Está en la página 1de 9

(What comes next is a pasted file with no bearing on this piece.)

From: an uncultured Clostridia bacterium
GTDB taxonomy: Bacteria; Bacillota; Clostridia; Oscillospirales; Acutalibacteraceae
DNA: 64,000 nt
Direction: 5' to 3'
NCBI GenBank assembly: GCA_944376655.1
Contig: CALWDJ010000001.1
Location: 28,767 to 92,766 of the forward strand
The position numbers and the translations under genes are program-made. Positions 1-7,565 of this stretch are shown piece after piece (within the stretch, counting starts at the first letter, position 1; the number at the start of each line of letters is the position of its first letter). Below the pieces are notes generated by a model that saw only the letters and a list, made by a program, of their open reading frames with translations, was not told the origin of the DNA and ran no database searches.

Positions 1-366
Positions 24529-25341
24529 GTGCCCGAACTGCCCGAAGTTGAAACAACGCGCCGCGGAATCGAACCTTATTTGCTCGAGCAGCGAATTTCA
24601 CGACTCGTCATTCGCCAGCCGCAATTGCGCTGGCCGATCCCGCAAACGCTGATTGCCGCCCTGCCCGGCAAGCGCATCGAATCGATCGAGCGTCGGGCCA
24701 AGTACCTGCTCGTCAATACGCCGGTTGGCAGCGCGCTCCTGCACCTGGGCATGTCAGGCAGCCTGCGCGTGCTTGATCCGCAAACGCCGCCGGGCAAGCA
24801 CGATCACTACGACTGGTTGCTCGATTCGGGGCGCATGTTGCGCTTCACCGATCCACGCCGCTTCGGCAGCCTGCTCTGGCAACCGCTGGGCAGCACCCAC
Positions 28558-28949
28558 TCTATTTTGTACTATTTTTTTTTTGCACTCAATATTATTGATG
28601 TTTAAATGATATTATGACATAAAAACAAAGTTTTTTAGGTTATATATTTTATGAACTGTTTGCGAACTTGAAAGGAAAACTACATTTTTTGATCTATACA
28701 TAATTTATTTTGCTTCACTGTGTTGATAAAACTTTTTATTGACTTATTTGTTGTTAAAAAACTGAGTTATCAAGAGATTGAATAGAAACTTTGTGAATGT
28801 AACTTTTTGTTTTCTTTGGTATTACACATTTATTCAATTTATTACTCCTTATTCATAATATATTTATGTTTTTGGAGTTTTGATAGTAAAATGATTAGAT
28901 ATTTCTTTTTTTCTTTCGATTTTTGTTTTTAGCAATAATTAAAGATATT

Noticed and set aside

The Hero By George R.R, Martin The city was dead and the flames of its passing spread a red n across the green-gray sky. Ithhad been a long time dying. Resistance had lasted almost a week and the fighting had been bitter for a hile. But in the end the invaders had broken the defenders, as they had broken so many others in the past. The alien sky with its double sun did not bother them. They had fought and won under skies of azure blue and speckled gold and inky black. The Weather Control boys had hit fist, while the main force was still hundreds of miles to the east. Storm afer storm had flailed at the streets of the city, to slow defensive preparations and smash the spirit of resistance, ‘When they were closer the invaders had sent up howlers. Unending high-pitched shrieks had echoed back ‘and forth both day and night and before long most of the populace had fled in demoralized panic. By then the attackers’ main force was in range and launched plague bombs on a steady westward wind. Even then the natives had tried to fight back. From their defensive emplacements ringing the city the survivors had sent up a hail of atomies, managing to vaporize one whole company whose defensive sereens were overloaded by the sudden assault. But the gesture was a feeble one at best. By that time incendiary bombs were raining down steadily upon the city and great clouds of acid-gas were blowing. across the plains. And behind the gas, the dreaded assault squads of the Terran Expeditionary Force moved on the last defenses, Kagen scowled at the dented plastoid helmet at his feet and cursed his luck. A routine mopping-up det he thought. A perfectly routine operation - and some damned automatic interceptor emplacement somewhere had lobbed a low-grade atomic at him, It had been only a near miss but the shock waves had damaged his hip rockets and knocked him out of the sky, landing him in this godforsaken little ravine east of the city. His light plastoid battle armor had protected him from the impact but his helmet had taken a good whack Kagen squatted and picked up the dented helmet to examine it. His lor equipment were out. With his rockets gone, 100, he was crippled, deaf range com and all of his sensory lumb and half-blind, He swore. A flicker of movement along the top of the shallow ravine caught his attention. Five natives came suddenly into view, each carrying a hair-trigger submachine gun. They carried them at the ready, trained ‘on Kagen, They were fanned out in line, covering him from both right and left. One began to speak. He never finished. One instant, Kagen’s screech gun lay on the rocks at his feet. Quite suddenly it was in his hand, Five men will hesitate where one alone will not, During the brief flickering instant before the natives” fingers began to tighten on their triggers, Kagen did not pause, Kagen did not hesitate, Kagen did not think Kagen killed ‘The sereech gun emitted a loud, ear-piercing shriek. The enemy squad leader shuddered as the invisible ‘beam of concentrated high-frequency sound ripped into him. Then his flesh began to liquify. By then Kagen’s gun had found two more targets. The guns of the two remaining natives finally began to chatter. A rain of bullets enveloped Kagen as he whirled to his right and he grunted under the impact as the shots caromed off his battle armor. His screech ‘gun leveled - and a random shot sent it spinning from his grasp. Kagen did not hesitate or pause as the gun was wrenched from his grip. He bounded to the top of the shallow ravine with one leap, directly toward one of the soldiers. The man wavered briefly and brought up his gun. The instant was all Kagen needed, With al the momentum of his leap behind it, his right hand smashed the gun butt into the enemy's face and his left, backed by fifteen hundred pounds of force, hammered into the native’s body right under the breastbone. Kagen seized the corpse and heaved it toward the second native, who had ceased fire briefly as his ‘comrade came between himself and Kagen. Now his bullets tore into the airborne body. He took a quick step back, his gun level and firing. ‘And then Kagen was on him. Kagen knew a searing flash of pain as a shot bruised his temple. He ignored it, drove the edge of his hand into the native’s throat. The man toppled, lay still. Kagen spun, still reacting, searching for the next foe. He was alone. Kagen bent and wiped the blood from his hand with a piece of the native’s uniform. He frowned in disgust, It was going to be a long trek back to camp, he thought, tossing the blood-soaked rag casually to the ground, Today was definitely not his lucky day He grunted dismally, then serambled back down into the ravine to recover his screech gun and helmet for the hike. On the horizon, the eity was still burning. Ragelli’s voice was loud and cheerful as it came crackling over the short-range communicator nestled in Kagen’s fist. “So it’s you, Kagen,” he said laughing. “You signaled just in time, My sensors were starting to pick up something. Little closer and I would've screeched you down.” “My helmet’s busted and range com is busted, too.” Sensors are out,” Kagen replied, “Damn hard to judge distance. Long- “The brass was wondering ‘you'd turn up sooner or late iat happened to you,” Ragelli cut in, “Made ‘em sweat a little. But I figured “Right,” Kagen said, “One of these mudworms zapped the to get back. But I'm coming in now, ell out of my rockets and it took me a while He emerged slowly from the crater he had crouched in, coming in sight of the guard in the distance. He took it slow and easy Outlined against the outpost barrier, Ragelli lifted a ponderous silver-gray arm in greeting. He was armored completely in a full duralloy battlesuit that made Kagen’s plastoid armor look like tissue paper, and satin the trigger-seat of a swiveling screechgun battery. A bubble of defensive screens enveloped hhim, turning his massive figure into an indistinct blu. Kagen waved back and began to eat up the distance between them with long, loping strides. He stopped just in front of the barrier, atthe foot of Ragelli’s emplacement “You look damned battered,” said Ragelli, appraising him from behind a plastoid visor, aided by his sensory devices. “That light armor doesn’t buy you a nickel’s worth of proteetion. Any farm boy with a pea shooter ean plug you. Kagen laughed. “At least | can move, You may be able to stand off an Assault Squad in that duralloy ‘monkey suit, but I'd like to see you do anything on offense, chum. And defense doesn’t win wars.” Your pot,” Ragelli said, “This sentry duty is boring as hell.” He flicked a switch on his control panel a section of the barrier winked out. Kagen was through it at once. A split second later it came back on again. Kagen strode quickly to his squad barracks. The door slid open automatically as he approached it and he stepped inside gratefully. It felt good to be home again and back at his normal weight. These light gravity mudholes made him queasy after a while. The barracks were artificially maintained at Wellington-normal gravity, twice Earth-normal. It was expensive but the brass kept saying that nothing was too good for the comfort of our fighting men. Kagen stripped off his plastoid armor in the squad ready room and tossed it into the replacement bin. He headed straight for his cubicle and sprawled across the bed. Reaching over to the plain metal table alongside his bed, he yanked open a drawer and took out a fat greenish capsule. He swallowed it hastily, and lay back to relax as it took hold throughout his system. The regulations prohibited taking synthastim between meals, he knew, but the rule was never enforced. Like ‘most troopers, Kagen took it almost continuously to maintain his speed and endurance at maximum. He was dozing comfortably a few minutes later when the com box mounted on the wall above his bed came to sudden life. “Kagen.” Kagen sat up instantly, wide awake, “Acknowledged,” he said. “Report to Major Grady at once.”” Kagen grinned broadly. His request was being acted on quickly, he thought. And by a high off less. Dressing quickly in loose-fitting brown fatigues, he set off across the base. ‘The high officers’ quarters were at the center of the outpost. They consisted of a brightly lit, three-story’ building, blanketed overhead by defensive screens and ringed by guardsmen in light battle armor. One of the guards recognized Kagen and he was admitted on orders. Immediately beyond the door he halted briefly as a bank of sensors scanned him for weapons. Troopers, of course, were not allowed to bear arms in the presence of high officers. Had he been carrying, a screech gun alarms would have gone off all over the building while the tractor beams hidden in the walls and ceilings immobilized him completely But he passed the inspection and continued down the long corridor toward Major Grady’s office. A third ofthe way down, the first set of tractor beams locked firmly onto his wrists. He struggled the instant he felt the invisible touch against his skin — but the tractors held him steady. Others, triggered automatically by his passing, came on as he continued down the corridor. Kagen cursed under his breath and fought with his impulse to resist. He hated being pinned by tractor beams, but those were the rules if you wanted to see a high officer. The door opened before him and he stepped through. A full bank of tractor beams seized him instantly and immobilized him, A few adjusted slightly and he was snapped to rigid attention, although his muscles sereamed resistance. Major Carl Grady was working at a cluttered wooden desk a few shect of paper. A large stack of papers rested at his elbow, an old them as a paperweight. ct away, scribbling something on a fashioned laser pistol sitting on top of Kagen recognized the laser. It was some sort of heirloom, passed down in Grady" family for generations. The story was that some ancestor of his had used it back on Earth, in the Fire Wars of the early twenty- first century. Despite its age, the thing was still supposed to be in working order. After several minutes of silence Grady finaly set down his pen and looked up at Kagen. He was unusually young for a high officer but his unruly gray hair made him look older than he was. Like all high officers, he was Earth-born; frail and slow before the assault squad troopers from the dense, heavy gravity War Worlds of Wellington and Rommel “Report your presence,” Grady said curtly. As always, his lean, pale face mirrored immense boredom. “ield Officer John Kagen, assault squads, ran Expeditionary Fore Grady nodded, not really listening. He opened one of his desk drawers and extracted a sheet of paper. “Kagen.” he said, fiddling with the paper, his finger. “What's the meaning of this?” think you know why you're here.” He tapped the paper with “Just what it say Major Kagen replied. He tried to shift his weight but the tractor beams held him rigid, Grady noticed and gestured impatiently. “At rest,” he said. Most of the tractor beams snapped off, leaving Kagen free to move, if only at half his normal speed. He flexed in relief and grinned “My term of enlistment is up within two weeks, Major. | don’t plan to reenlist. So I've requested transportation to Earth, That's all there isto it Grady’s eyebrows arched a fraction of an inch but the dark eyes beneath them remained bored. “Really?” he asked. “You've been a soldier for almost twenty years now, Kagen. Why retire? 'm afraid 1 don’t understand, Kagen shrugged. “I don’t know. I'm getting old. Maybe I'm just getting tired of camp life. It’s all starting to get boring, taking one damn mudhole after another. I want something different. Some excitement. Grady nodded. “I see, But I don’t think | agree with you, Kagen.” His voive was soft and persuasive think you're underselling the T.E.P. There is excitement ahead, if you'll only give us a chance.” He leaned back in his chair, toying with a pencil he had picked up. “I'll tell you something, Kagen. You know, we've been at war with the Hrangan Empire for nearly three decades now. Direct clashes between us and the enemy have been few and far between up to now. Do you know why?” “Sure,” Kagen said, Grady ignored him. “I'll tell you why,” he continued. *So far each of us has been struggling to consolidate his position by grabbing these little worlds in the border regions. These mudholes, as you call them. But they're very important mudholes. We need them for bases, for their raw materials, for their industrial capacity and for the conscript labor they provide. That’s why we try to minimize damage in our campaigns. And that’s why we use psychwar tactis like the howlers. To frighten away as many natives as possible before each attack. To preserve labor.” “Lknow all that, for a lecture, Kagen interrupted with typical Wellington bluntness. “What of it? I didn’t come here Grady looked up from the pencil, “No.” he said. “No, you didn’t, So I'l tell you, Kagen. The prelims are over. I's time for the main event. There are only a handful of unclaimed worlds left. Soon now, we'll be coming into direct conflict with the Hrangan Conquest Corps. Within a year we'll be attacking their bases. The major stared at Kagen expectantly, waiting for a reply. When none came, a puzzled look flickered across his face. He leaned forward again. “Don’t you understand, Kagen?” he asked. “What more excitement could you want? No more fighting these piddling civilians in uniform, with their dirty little atomies and their primitive projectile guns. The Hrangans are a real enemy. Like us, they"ve had a professional army for generations upon generations They're soldiers, born and bred. Good ones, too. They've got sereens and modern weapons. They'll be foes to give our assault squads a real test.” “Maybe,” Kagen said doubtfully. “But that kind of excitement isn’t what [had in mind, I'm getting old ve noticed that I'm definitely slower lately - even synthastim isn’t keeping up my speed. Grady shook his head. “You've got one of the best records in the whole T.E.F., Kagen. You've received the Stellar Cross twice and the World Congress Decoration three times. Every com station on Earth carried the story when you saved the landing party on Torego. Why should you doubt your effectiveness now? We're going to need men like you against the Hrangans. Reenlis “No,” said Kagen emphatically. “The regs say you're entitled to your pension after twenty years and those ‘medals have earned me a nice bunch of retirement bonuses. Now I want to enjoy them.” He grinned broadly. “As you say, everyone on Earth must know me. I'ma hero. With that reputation, | figure lean have a real screechout” Grady frowned and drummed on the desk impatiently. “I know what the regulations say, Kagen, But no ‘one ever really retires — you must know that, Most troopers prefer to stay with the front. That's their job. That's what the War Worlds are all about.” “don’t really care, Major, pension. You can’t stop me. Kagen replied. “I know the regs and I know I have a right to retire on full Grady considered the statement calmly, his eyes dark with thought “All right,” he said after a long pause. “Let's be reasonable about this. You'll retire with full pension and bonuses. We'll set you down on Wellington in a place of your own. Or Rommel if you like. We'll make you a youth barracks director - any age group you like. Or a training camp director. With your record you ‘can start right at the top.” “Uh-uh,” Kagen said firmly. “Not Wellington, Not Rommel. Earth.” “But why? You were born and raised on Wellington - in one of the hill barracks, I believe. You've never seen Earth.” “True,” said Kagen, “But I've seen it in camp telecasts and flicks. I like what I've seen. I've been reading about Barth a lot lately, too. So now want to see what it’s like.” He paused, then grinned again. “Let's just say I want to see what I've been fighting for.” Grady’s frown reflected his displeasure. “I’m from Earth, Kagen,” he said, “Itell you, you won't like it You won't fit in. The gravity is too low - and there are no artificial heavy gravity barracks to take shelter in, Synthastim is illegal, strictly prohibited. But War Worlders need it, so you'll have to pay exorbitant prices to get the stuff, Earthers aren’t reaction trained, either. They're a different kind of people. Go back to Wellington. You'll be among your own kind.” “Maybe that’s one of the reasons I want Earth,” Kagen said stubbomly. “On Wellington I'm just one of hundreds of old vets. Hell, every one of the troopers who does retire heads back to his old barracks. But on Earth I'll be a celebrity. Why, I'll be the fastest, strongest guy on the whole damn planet. That’s got to have some advantages.” Grady was starting to look agitated. “What about the gravity?” he demanded. “The synthastim?” “T'll got used to light gravity after a while, that’s no problem. And | won't be needing that much speed and endurance, so I figure I can kick the synthastim habit.” Grady ran his fingers through his unkempt hair and shook his head doubtfully. There was a long, awkward silence, He leaned across the desk ‘And, suddenly, his hand darted towards the laser pistol Kagen reacted. He dove forward, delayed only slightly by the few tractor beams that still held him; His hand flashed toward Grady’s wrist in a rippling are. And suddenly wrenched to a halt as the tractor beams seized Kagen roughly, held him rigid and then smashed him to the floor. Grady, his hand frozen halfway to the pistol, leaned back in the chair. His face was white and shaken, He raised his hand and the tractor beams let up a bit. Kagen climbed slowly to his feet “You see, Kagen,” said Grady. “That little test proves you're as fit as ever. You'd have gotten me if hadn't kept a few tractors on you to slow you down. Hell you, we need men with your training and experience. We need you against the Hrangans. Reenlist Kagen’s cold blue eyes still seethed with anger. “Damn the Hrangans,” he said. “I'm not reenlisting and no goddamn little tricks of yours are going to make me change my mind. I'm going to Earth. You can't stop me.” Grady buried his face in his hands and sighed, ” he said at last. “You win, “All right, Kagei II put through your request.” He looked up one more time, and his dark eyes looked strangely troubled. “You've been a great soldies sure you won't reconsider?” Kagen. We'll miss you. [tell you that you'll regret this decision, Are you “Absolutely sure,” Kagen snapped The strange look suddenly vanished from Grady’ eyes. His face once more took on the mask of bored indifference. “Very well” said curtly. “You are dismissed.” The tractors stayed on Kagen as he tumed. They guided him — very firmly from the building “You ready, Kagen?" Ragelli asked, leaning casually against the door of the cubicle. Kagen picked up his small travel bag and threw one last glance around to make sure he hadn't forgotten anything. He hadn’t. The room was quite bare. ‘Guess 50,” he said, stepping through the door Ragelli slipped on the plastoid helmet that had been cradled under his arm and hurried to catch up as Kagen strode down the corridor. “L guess this is it,” he said as he matched strides. “Yeah,” Kagen replied. “A week from now I'll be taking it easy back on Earth while you're getting blisters on your tail sitting around in that damned duralloy tuxedo of yours.” Ragelli laughed. “Maybe.” he said. “But | still say you're nuts to go to Earth of all places, when you could command a whole damned training camp on Wellington, Assuming you wanted to quit at all, which is also crazy—* The barracks door slid open before them and they stepped through, Ragelli still talking. A second guard flanked Kagen on the other side. Like Ragelli, he was wearing light battle armor. Kagen himself was in full dress whites, trimmed with gold braid. A ceremonial laser, deactivated, was slung in a black leather holster at his side. Matching leather boots and a polished steel helmet set off the uniform. Azure blue bars on his shoulder signified field officer rank. His medals jangled against his chest as he walked Kagen’s entire third assault squad was drawn up at atention on the spacefield behind the barracks in honor of his retirement, Alongside the ramp to the shuttlecrafi, a group of high officers stood by, cordoned olf by defensive sereens. Major Grady was in the front row, his bored expression blurred somewhat by the sereens. Flanked by the two guards, Kagen walked across the concrete slowly, grinning under his helmet. Piped ‘music welled out over the field, and Kagen recognized the T-E.F. battle hymn and the Wellington anthem. At the foot of the ramp he tumed and looked back. The company spread out before him saluted in unison ‘on a command from the high officers and held position until Kagen returned the salute. Then one of the squad's other field officers stepped forward, and presented him with his discharge papers. Jamming them into his belt, Kagen threw a quick, casual wave to Ragelli then hurried up the ramp. It lifted slowly behind him. Inside the ship, a crewman greeted him with a curt nod. “Got special quarters prepared for you,” he said “Follow me. Trip should only take about fifteen minutes. Then we'll transfer you to a starship for the Earth trip.” Kagen nodded and followed the man to his quarters. They turned out to be a plain, empty room, reinforced with duralloy plates. A viewscreen covered one wall. An acceleration couch faced it Alone, Kagen sprawled out on the acceleration couch, clipping his helmet to a holder on the side. Tractor beams pressed down gently, holding him firmly in place for the liftoff, A few minutes later a dull roar came from deep within the ship and Kagen felt several gravities press down upon him as the shuttlecraft took off. The viewsereen, suddenly coming to life, showed the planet dwindling below. The viewer blinked off when they reached orbit. Kagen started to sit up but found he still could not move. The tractor beams held him pinned to the couch. He frowned. There was no need for him to stay in the couch once the eraft was in orbit. Some idiot had forgotten to release him. Hey,” he shouted, figuring there would be a com box somewhere in the room. “These tractors are still ‘on. Loosen the damned things so I can move a little,” No one answered. He strained against the beams. Their pressure seemed to increase. The blasted things were starting to pinch a litle, he thought. Now those morons were turning the knob the wrong way, He cursed under his breath, “No,” he shouted. “ them the wrong way.” ‘ow the tractors are getting heavier. You're adjusting But the pressure continued to climb and he felt more beams locking on him, until they covered his body like an invisible blanket, The damn things were really starting to hurt now: “You idiots,” he yelled. “You morons. Cut it out, you bastards.” With a surge of anger he strained against the beams, cursing. But even Wellington-bred muscle was no match for tractors, He was held tightly to the cou One of the beams was trained on his chest pocket. Its pressure was driving his Stellar Cross painfully into his skin. The sharp edge of the polished medal had already sliced through the uniform and he could see a red stain spreading slowly through the white. ‘The pressure continued to mount and Kagen writhed in pain, squirming against his invisible shackles. It did no good. The pressure still went higher and more and more beams came on Cut it out!” he sereeched. “You bastards, I'l rip you apart when I get out of here. You're killing me, dammit!” He heard the sharp snap of a bone suddenly breaking under the strain. Kagen felt a stab of intense pain in his right wrist. An instant later there was another snap. “Cut it out!” he cried, his voice shrill with pain. “You're killing me. Damn you, you're killing me!” And suddenly he realized he was right. Grady looked up with a scowl at the aide who entered the office. “Yes? What is it?” ‘The aide, a young Earther in training for high officer rank, saluted briskly. “We just got the report from the shuttleraft, sir. I's all over. They want to know what to do with the body.” ." Grady replied. “Good as anything.” A thin smile flickered across his face and he shook his head. Too bad. Kagen was a good man in combat but his psych training must have slipped somewhere. We should send a strong note back to his barracks conditioner. Though it’s funny it didn’t show up until He shook his head again. “Earth,” he said, “For a moment he even had me wondering if it was possible. But when I tested him with my laser, | knew, No way. no way.” He shuddered a little, “As if we'd ever let a War Worlder loose on Earth.” Then he tured back to his paperwork AAs the aide tumed to leave, Grady looked up again. “One other thing.” he said, “Don’t forget to send that PR release back to Earth, Make it War-Hero- Dies- When-Hrangans-Blast-Ship. Jazz it up good. Some of the big com networks should pick it up and. it'll ‘make good publicity. And forward his medals to Wellington. They'll want them for his barracks museum, The aide nodded and Grady returned to his work. He still looked quite bored.